Identity and access management is a system that secures, stores, and manages user identities and access privileges. It ensures that users are who they say they are and will grant access to applications and resources only to those who have permission to use them. System administrators can enforce this system to give employees access to only the apps and data they need for work.

Other solutions that go into IAM include single sign-on (SSO) and multifactor authentication (MFA). The former allows users to securely log in to multiple applications that they are authorized to access. Meanwhile, MFA sets an additional method of user verification other than passwords. This includes fingerprint scans, facial ID, or a one-time security code sent via SMS.

These security solutions are designed to protect digital assets even if users attempt to access company accounts through mobile devices and the cloud.

Centralize access control

Too much access to certain systems is risky, while too little can hamper productivity and frustrate users. IAM strikes the perfect balance by letting you set centralized policies for the right access privileges. For example, you can deny your design team access to the accounting system while granting it to your CFO.

Each user’s role and attribute can be used to determine which resources they’re allowed to access and to what extent. This not only offers better security, but also more flexibility and ease of management.

Lower chances of data breaches

With SSO and MFA, your employees will no longer have to remember multiple passwords. Instead, they’ll be able to prove their identity using evidence-based authorization such as answering a personal question that only they would know. IAM also comes equipped with advanced encryption tools to protect sensitive data, reducing the risk of compromised user credentials.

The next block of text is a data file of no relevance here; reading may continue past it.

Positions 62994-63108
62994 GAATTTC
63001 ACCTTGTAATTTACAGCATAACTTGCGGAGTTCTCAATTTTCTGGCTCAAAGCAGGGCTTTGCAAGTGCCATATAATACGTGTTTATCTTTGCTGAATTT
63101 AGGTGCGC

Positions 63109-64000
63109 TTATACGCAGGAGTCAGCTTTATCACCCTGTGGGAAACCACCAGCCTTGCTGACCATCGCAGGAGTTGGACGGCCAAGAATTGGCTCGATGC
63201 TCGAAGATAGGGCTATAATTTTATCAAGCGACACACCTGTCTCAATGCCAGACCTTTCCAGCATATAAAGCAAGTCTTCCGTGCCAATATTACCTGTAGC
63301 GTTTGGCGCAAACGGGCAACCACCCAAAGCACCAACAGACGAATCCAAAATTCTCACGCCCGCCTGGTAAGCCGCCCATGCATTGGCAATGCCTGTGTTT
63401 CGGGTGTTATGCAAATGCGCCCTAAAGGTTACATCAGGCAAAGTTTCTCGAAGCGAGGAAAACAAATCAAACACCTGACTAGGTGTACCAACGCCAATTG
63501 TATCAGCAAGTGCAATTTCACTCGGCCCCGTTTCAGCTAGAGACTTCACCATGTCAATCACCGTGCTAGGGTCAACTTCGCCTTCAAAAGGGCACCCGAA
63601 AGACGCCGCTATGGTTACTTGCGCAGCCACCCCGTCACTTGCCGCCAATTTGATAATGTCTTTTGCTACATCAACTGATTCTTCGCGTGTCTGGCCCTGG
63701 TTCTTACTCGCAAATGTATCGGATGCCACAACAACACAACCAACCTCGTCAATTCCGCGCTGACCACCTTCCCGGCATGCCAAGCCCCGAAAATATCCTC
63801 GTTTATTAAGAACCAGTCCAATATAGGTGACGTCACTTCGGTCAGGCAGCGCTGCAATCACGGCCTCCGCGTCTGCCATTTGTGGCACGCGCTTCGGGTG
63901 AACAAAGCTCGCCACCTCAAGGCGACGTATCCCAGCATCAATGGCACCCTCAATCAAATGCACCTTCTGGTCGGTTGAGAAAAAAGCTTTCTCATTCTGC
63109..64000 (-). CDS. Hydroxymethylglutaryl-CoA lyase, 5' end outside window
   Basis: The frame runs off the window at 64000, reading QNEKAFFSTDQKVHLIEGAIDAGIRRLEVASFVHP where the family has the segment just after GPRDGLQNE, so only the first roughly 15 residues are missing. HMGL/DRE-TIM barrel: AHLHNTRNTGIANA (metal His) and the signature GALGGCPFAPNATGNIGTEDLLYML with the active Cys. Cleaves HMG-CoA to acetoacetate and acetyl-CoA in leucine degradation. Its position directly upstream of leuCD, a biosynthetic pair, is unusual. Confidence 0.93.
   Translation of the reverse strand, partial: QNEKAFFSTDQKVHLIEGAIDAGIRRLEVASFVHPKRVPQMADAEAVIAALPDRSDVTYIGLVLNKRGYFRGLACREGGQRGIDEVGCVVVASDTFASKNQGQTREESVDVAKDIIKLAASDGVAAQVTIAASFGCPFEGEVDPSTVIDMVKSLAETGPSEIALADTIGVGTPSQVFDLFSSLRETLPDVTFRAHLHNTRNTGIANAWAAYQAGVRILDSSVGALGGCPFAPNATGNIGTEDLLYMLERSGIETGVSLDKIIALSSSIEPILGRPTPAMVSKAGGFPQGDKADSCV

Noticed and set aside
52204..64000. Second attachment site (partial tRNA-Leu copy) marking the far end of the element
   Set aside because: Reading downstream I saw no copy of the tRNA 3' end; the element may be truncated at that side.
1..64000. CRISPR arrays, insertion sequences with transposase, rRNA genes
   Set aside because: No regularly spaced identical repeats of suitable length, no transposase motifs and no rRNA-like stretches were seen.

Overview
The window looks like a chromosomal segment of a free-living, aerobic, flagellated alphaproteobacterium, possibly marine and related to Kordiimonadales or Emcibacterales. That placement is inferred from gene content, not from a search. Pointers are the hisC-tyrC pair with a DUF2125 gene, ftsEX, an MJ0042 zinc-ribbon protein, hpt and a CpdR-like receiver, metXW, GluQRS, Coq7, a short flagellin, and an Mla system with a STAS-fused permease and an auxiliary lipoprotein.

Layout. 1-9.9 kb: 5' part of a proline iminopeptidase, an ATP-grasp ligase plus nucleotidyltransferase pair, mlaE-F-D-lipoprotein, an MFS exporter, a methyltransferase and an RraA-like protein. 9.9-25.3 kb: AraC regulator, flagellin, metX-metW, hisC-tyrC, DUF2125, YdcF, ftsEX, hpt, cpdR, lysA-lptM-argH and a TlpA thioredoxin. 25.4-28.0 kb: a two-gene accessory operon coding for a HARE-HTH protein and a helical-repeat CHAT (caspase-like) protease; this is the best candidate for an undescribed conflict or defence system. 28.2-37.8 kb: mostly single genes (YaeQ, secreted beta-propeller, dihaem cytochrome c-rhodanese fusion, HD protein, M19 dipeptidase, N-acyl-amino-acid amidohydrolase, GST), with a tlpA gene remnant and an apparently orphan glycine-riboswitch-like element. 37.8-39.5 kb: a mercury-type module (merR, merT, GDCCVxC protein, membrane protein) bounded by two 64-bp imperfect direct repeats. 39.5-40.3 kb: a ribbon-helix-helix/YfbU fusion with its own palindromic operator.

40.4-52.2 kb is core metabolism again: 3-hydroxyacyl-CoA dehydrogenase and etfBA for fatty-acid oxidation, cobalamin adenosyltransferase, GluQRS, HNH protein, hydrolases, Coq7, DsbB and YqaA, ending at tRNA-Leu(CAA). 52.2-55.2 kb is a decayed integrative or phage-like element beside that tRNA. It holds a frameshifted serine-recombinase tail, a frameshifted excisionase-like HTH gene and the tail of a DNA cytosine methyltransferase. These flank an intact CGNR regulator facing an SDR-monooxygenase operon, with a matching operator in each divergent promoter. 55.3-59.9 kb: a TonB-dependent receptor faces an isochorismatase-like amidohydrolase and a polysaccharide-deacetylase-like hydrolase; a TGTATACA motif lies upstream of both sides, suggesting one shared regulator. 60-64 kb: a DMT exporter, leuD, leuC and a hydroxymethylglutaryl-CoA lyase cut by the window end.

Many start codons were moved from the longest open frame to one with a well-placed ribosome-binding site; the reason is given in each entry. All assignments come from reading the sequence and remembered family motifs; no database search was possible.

Improve user experience

Customers today interact with your company across multiple channels, whether in the cloud or via third-party applications. This is where IAM helps provide a better experience through SSO, self-service capabilities, and unified customer profiles that make communication processes quick and easy.

Your employees, on the other hand, will be able to access the information they need securely and conveniently no matter where they are. This means productivity will no longer be confined to their office desk.

Achieve regulatory compliance

Businesses today must meet the constantly changing regulatory requirements concerning data access governance and privacy management. IAM was designed with exactly that in mind and provides control over who can access data and how it can be used and shared.

Reduce IT costs

IAM automates and standardizes many aspects of identity, authentication, and authorization management. This means you’ll be able to minimize significant labor costs associated with keeping your business environment secure.

An identity and access management solution equips you with much-needed security without compromising on usability and convenience. To operate in a digital business environment, it’s not a matter of if but when you’ll adopt IAM within your company.